We aim to provide all our children with quality primary education
--- Education Minister Dr. Henry Jeffrey in radio message
Guyana Chronicle
April 22, 2004

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'EDUCATION For All' Week is upon us (beginning today) and I am delighted to outline to you some of our activities associated with this initiative.

Other officers of the ministry, members of the regional administrations, head teachers, teachers, pupils and other stakeholders will also, this week, participate in Education For All activities.

Many of you will have heard that the 164 countries which gathered at the World Education Forum in Dakar in 2000 restated their commitment to Education For All: the right of all children to a good primary education by 2015 and the achievement of gender parity in primary education by 2005.

They also committed that no country would be prevented from achieving these goals for lack of funding.

The Education For All - Fast Track Initiative was established by the World Bank to assist in funding the attainment of these and the Millennium Development educational goals.

Here, the commitment was that any country with a viable education plan would obtain the necessary funding.

The Education For All - Fast Track Initiative is a global partnership and Guyana is pleased to be among the first four countries to become eligible for funding.

One of our sector's main considerations is that of equity. Indeed, equity is the cornerstone of our education strategic plan that is rooted in the National Development and Poverty Reduction strategies.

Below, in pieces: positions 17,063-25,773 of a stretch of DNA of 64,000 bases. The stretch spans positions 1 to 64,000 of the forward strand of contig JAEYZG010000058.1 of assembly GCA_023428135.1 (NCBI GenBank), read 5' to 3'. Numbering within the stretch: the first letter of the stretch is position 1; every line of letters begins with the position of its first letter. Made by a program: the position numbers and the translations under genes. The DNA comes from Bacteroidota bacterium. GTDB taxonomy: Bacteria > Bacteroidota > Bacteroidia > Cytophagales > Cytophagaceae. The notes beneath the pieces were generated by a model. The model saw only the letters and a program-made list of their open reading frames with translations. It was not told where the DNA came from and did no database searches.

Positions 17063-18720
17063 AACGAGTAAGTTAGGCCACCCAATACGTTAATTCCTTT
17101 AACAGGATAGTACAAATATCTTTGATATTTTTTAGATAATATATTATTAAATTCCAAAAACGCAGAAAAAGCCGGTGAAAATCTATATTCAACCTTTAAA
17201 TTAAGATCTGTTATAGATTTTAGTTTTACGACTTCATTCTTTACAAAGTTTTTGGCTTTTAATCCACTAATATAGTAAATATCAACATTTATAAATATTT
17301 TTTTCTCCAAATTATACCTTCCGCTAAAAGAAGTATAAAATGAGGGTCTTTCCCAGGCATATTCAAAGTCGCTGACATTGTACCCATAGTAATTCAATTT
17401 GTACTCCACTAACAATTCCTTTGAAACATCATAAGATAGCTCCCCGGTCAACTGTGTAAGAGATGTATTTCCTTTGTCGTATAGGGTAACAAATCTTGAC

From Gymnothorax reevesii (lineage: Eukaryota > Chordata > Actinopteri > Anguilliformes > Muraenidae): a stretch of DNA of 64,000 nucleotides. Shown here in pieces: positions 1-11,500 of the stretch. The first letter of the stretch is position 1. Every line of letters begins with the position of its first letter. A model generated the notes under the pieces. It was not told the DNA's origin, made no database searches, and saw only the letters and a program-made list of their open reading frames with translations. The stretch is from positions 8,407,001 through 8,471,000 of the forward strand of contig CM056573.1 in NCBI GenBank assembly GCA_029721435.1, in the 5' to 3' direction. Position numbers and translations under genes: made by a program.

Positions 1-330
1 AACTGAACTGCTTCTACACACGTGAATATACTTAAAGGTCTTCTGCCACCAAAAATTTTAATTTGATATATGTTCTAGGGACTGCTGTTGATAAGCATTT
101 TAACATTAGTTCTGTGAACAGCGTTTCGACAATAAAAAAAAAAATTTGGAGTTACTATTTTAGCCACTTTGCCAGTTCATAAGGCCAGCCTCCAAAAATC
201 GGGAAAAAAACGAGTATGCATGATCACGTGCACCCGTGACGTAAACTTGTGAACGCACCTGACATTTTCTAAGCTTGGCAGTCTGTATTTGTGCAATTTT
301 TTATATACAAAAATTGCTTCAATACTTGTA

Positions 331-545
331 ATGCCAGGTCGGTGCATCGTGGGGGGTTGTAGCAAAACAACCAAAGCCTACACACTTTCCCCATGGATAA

For decades the various Governments of Guyana have been committed to universal primary education but there are still serious regional disparities that have to be addressed.

For example, the primary completion rate is 87.8% on the coast but only 64.4% in the hinterland.

We plan to achieve an overall 100% completion rate by the end of the period.

Similarly, we hope to increase the number of trained teachers from 32% to 74% in the hinterland and 53% to 68% on the coast, thus providing 191 extra, trained hinterland teachers and 692 extra on the coast.

By 2015, the repetition and dropout rates should also decrease by 10%.

The ministry therefore faces many challenges as it tries to improve education delivery.

Government spending on education is now 19% of the national budget and, as a result, we have been able to pursue programs to improve the pupil-teacher ratio, lower the repetition rate, etc.

However, it is well recognized that our resources still fall far short of what is necessary to achieve the Education For All goals.

Thus, our acceptance for funding under the Education for All Fast Track Initiative!

Under this program, in 2004, we will spend an additional $11m establishing learning centres, $30m upgrading school utilities, and $350m on the supply of textbooks.

The existing hard-lying allowance of just under $6,000 per month is perceived as inadequate to attract teachers to the Hinterland.

We will spend some $60m to provide an additional remote area allowance for more than 700 teachers.

Although it gives special attention to previously underserved populations, the Education For All - Fast Track Initiative is embedded in our strategic plan and like other programs will be undertaken as part of the normal work of the Education Ministry.

We are paying special attention to increasing the level of commitment of students, parents and communities.

I take this opportunity of thanking our international partners for thinking us worthy of additional funding. We also renew our call to all stakeholders to join us in this exciting and worthwhile venture to provide all our children with a quality primary education.

Best wishes in this Education for All week.